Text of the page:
Chalara dieback of ash is a serious disease of ash trees caused by a fungus called Chalara fraxinea (C. fraxinea). The disease causes leaf loss and crown dieback in affected trees, and usually leads to tree death. It is believed that the disease may have been introduced into Ireland through the imports of ash plants and wood, including firewood, from continental European countries.
- Diseased saplings typically display dead tops and/or side shoots.
- At the base of dead side shoots, lesions can often be found on the subtending branch or stem.
- Lesions which girdle the branch or stem can cause wilting of the foliage above.
- Mature trees affected by the disease initially display dieback of the shoots and twigs at the periphery of their crowns. Dense clumps of foliage may be seen further back on branches where recovery shoots are produced.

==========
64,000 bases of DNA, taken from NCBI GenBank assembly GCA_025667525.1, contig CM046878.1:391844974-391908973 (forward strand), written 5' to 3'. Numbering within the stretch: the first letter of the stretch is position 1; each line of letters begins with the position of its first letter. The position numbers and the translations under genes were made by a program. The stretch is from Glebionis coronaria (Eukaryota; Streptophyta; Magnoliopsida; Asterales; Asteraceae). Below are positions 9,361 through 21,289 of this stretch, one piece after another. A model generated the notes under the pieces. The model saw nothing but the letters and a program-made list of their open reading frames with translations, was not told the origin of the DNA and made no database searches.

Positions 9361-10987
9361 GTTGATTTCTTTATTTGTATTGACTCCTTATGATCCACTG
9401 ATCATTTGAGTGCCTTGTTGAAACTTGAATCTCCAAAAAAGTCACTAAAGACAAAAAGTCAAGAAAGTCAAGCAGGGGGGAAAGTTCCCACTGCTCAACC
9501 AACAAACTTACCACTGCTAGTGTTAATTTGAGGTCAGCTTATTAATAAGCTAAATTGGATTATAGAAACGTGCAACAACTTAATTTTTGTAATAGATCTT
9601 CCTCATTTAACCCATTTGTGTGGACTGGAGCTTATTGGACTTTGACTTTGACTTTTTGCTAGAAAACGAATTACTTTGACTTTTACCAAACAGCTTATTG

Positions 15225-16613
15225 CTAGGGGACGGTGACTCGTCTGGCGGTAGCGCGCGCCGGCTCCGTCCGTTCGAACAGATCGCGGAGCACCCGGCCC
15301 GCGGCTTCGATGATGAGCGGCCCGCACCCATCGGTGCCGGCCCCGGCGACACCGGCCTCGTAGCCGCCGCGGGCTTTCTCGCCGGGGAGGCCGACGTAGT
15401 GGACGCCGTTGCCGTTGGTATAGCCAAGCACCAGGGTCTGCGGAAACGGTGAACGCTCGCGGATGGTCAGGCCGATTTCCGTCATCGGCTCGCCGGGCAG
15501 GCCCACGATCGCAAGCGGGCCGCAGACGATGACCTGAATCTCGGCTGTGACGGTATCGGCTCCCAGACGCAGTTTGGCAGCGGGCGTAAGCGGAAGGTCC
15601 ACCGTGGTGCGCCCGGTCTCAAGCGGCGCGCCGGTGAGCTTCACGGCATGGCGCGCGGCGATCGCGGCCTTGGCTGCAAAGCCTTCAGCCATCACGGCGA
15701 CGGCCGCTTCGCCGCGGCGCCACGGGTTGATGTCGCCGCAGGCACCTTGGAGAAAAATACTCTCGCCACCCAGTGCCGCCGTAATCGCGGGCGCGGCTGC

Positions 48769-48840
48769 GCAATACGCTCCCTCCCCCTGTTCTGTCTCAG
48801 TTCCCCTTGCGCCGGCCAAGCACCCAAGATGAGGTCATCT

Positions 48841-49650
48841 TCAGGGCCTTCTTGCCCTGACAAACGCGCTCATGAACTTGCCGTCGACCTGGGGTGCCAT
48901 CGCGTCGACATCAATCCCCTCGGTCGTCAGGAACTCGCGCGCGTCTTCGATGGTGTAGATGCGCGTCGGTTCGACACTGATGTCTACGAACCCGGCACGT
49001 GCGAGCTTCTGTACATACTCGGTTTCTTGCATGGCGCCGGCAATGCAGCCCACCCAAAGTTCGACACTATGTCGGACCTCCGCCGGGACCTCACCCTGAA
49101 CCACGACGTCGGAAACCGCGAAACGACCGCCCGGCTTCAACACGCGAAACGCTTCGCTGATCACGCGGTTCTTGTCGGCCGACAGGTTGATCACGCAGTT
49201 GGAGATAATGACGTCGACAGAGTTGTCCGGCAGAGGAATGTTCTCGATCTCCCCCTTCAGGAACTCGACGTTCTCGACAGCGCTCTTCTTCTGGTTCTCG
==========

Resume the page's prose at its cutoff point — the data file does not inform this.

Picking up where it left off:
- In late summer and early autumn ( July to October), fruiting bodies of Hymenoscyphus can be found on blackened rachises (leaf stalks) of ash in damp areas of leaf litter beneath trees. These do not necessarily belong to the pathogen but can be tested to determine their identity.
What To Do
It is vital to our country’s forestry that people remain vigilant to this disease. It is very important to report any sites which you feel are showing the symptoms of ill health listed above with photographs if possible to the Forest Service, Department of Agriculture, Food and the Marine: by email (email@example.com); or, by phone (01 607 2651).
It is strongly advised that if you are visiting an infected or suspected wood, please take some simple precautions:
- Do not remove any plant material (firewood, sticks, leaves or cuttings) from the woodland;
- Where possible, before leaving the woodland, clean soil, mud, leaves and other plant material from footwear, clothing, dogs, horses, the wheels and tyres of bicycles, baby buggies, carriages and other vehicles, and remove any leaves which are sticking to your car;
- Before visiting other countryside sites, parks, garden centres and nurseries, thoroughly wash footwear, wheels and tyres in soapy water;
(Forestry Commision, 2013)